发布时间:2020-02-17 03:18:44
Biloela family gets two more d

aysA Tamil asylum seeker family fighting to stay in Australia have been given two extra days in the country after a Federal Court extended an injunction preventing them from being kicked out. The Federal Court in Melbourne heard the case for two-year-old Tharunicaa, who is currently detained on Christmas Island with her parents Priya and Nadesalingam and four-year-old sister Kopika. A succession of courts, including the High Court, have previously fou

nd the parents and the eldest child are not refugees and do not qualify

for Australias protection. The Federal Court on Wednesday heard Immigration Minister David Coleman had decided not to consider

the case of the family, which had been living in Biloela in central Queensland until they were taken into detention last year. But an in

junction preventing them from being deported from Australia to Sri Lanka has now been extended until 4pm Friday. "Were still in uncertain territory but the fight is not over here," the familys lawyer Carina Ford told reporters outside the court. The family are being held on Christmas Island, where Biloela resident Angela Fredericks arrived on Tuesday afternoon to make sure her friends werent alone if they got deported. "Ive just got confirmation theres no way Im going to be able to see them," Ms Fredericks told AAP. "Even though I cant physically be there, its so they know tha

t someone on the island is there for them. "If the worst happens, I will be shouting at the a

irport to them that we are not letting them go." A dozen AFP officers have been sent to the island, about 2000 kilometres from Perth in the Indian

Ocean, where the family was sent last week by the federal coalition government. The family had been in long-term immigration detention in Melbourne until last Thursday when they were put on a pl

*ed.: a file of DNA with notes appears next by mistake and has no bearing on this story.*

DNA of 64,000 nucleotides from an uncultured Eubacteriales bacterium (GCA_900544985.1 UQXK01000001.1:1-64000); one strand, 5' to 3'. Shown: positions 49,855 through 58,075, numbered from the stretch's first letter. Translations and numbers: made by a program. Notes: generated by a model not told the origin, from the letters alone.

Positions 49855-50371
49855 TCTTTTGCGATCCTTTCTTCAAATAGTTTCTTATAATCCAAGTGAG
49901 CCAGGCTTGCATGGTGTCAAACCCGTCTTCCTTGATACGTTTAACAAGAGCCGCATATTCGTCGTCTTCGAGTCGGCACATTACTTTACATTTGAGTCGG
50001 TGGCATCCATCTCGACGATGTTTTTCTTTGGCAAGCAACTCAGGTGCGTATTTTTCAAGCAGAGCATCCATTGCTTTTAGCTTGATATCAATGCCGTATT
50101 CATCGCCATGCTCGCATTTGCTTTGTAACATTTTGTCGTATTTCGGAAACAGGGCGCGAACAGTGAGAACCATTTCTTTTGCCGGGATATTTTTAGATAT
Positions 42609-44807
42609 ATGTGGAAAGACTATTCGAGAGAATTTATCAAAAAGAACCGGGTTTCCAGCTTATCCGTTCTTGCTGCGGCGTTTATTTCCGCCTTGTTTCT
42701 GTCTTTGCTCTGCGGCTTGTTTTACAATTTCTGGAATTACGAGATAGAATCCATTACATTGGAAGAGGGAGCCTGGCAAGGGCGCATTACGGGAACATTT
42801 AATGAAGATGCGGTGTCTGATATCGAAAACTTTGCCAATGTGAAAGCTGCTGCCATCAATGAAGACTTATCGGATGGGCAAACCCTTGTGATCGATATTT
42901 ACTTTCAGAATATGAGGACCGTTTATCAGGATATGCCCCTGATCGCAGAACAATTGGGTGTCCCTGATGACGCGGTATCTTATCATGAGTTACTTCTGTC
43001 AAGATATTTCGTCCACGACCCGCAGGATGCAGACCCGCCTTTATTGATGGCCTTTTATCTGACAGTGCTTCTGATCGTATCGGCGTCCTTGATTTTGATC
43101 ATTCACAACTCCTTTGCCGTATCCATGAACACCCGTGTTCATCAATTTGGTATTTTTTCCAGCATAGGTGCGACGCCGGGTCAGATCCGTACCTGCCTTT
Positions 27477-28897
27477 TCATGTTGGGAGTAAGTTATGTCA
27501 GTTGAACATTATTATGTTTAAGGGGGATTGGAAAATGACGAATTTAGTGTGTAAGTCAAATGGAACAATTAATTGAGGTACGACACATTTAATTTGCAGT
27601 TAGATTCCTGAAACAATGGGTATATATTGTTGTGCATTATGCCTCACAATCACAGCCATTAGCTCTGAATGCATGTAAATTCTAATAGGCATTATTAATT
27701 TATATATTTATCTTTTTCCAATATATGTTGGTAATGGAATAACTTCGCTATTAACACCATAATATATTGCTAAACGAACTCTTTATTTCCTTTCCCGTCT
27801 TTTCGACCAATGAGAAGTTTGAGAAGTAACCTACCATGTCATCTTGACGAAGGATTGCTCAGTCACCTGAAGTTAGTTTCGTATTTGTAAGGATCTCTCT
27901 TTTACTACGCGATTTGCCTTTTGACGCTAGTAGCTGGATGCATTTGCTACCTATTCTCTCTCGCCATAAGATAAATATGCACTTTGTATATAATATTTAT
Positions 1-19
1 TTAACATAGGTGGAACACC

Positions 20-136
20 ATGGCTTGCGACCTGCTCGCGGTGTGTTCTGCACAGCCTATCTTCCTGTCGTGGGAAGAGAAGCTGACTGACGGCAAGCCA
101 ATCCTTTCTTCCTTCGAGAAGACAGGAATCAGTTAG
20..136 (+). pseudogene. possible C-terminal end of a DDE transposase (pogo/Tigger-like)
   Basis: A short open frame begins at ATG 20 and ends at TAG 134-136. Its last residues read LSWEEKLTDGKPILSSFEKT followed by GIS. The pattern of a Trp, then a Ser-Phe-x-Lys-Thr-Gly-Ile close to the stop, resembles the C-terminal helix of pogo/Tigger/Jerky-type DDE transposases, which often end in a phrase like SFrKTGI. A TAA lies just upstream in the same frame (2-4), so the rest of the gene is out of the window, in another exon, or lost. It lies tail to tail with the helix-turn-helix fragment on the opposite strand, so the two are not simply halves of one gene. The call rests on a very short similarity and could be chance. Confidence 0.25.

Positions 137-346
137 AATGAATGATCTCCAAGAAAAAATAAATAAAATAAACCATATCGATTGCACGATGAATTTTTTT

ane for Sri Lanka. But a judge issued a last-m

inute injunction and the family was taken off the plane when it landed in Darwin, before being sent to Christmas Island hours later. Prime Minister Scott Morrison is sticking to his guns on the issue - despite heightened support for the family to remain in the Biloela and wider Australia communities - saying the government wont use its ministerial discretion powers to allow the family to stay. "I understand absolutely the m

otivation and the compassion that Australians have expressed in relation to this case," he told reporters in Melbourne. "But I also know from bitter experience that if you make the wrong calls on these issues, then

you invite tragedy and you invite chaos." Whatever the outcome of Fridays court action, the familys lawyer says their fate will be ultimately be decided Home Affairs Minister Peter Dutton. Mr Dutton believes parents Priya and Nadesalingam have unfairly dragged their two young, Australian-born children through drawn-out court appeals in an ill-fated bid to stay in the country. Nadesalingam and Priya came separately to Au

stralia by boat in 20

12 and 2013. They met in Australia and had two children before settling in Biloela in Queensland where they were embraced by the local community. Supporters are adamant their fight for the family to remain isnt over. "We must continue to show to the Australian government that this lit

tle family means something to this community," Tamil Refugee Council spokeswomen Niro Kandasamy told the crowd gathered outside the Melbourne court. Australian Associated Press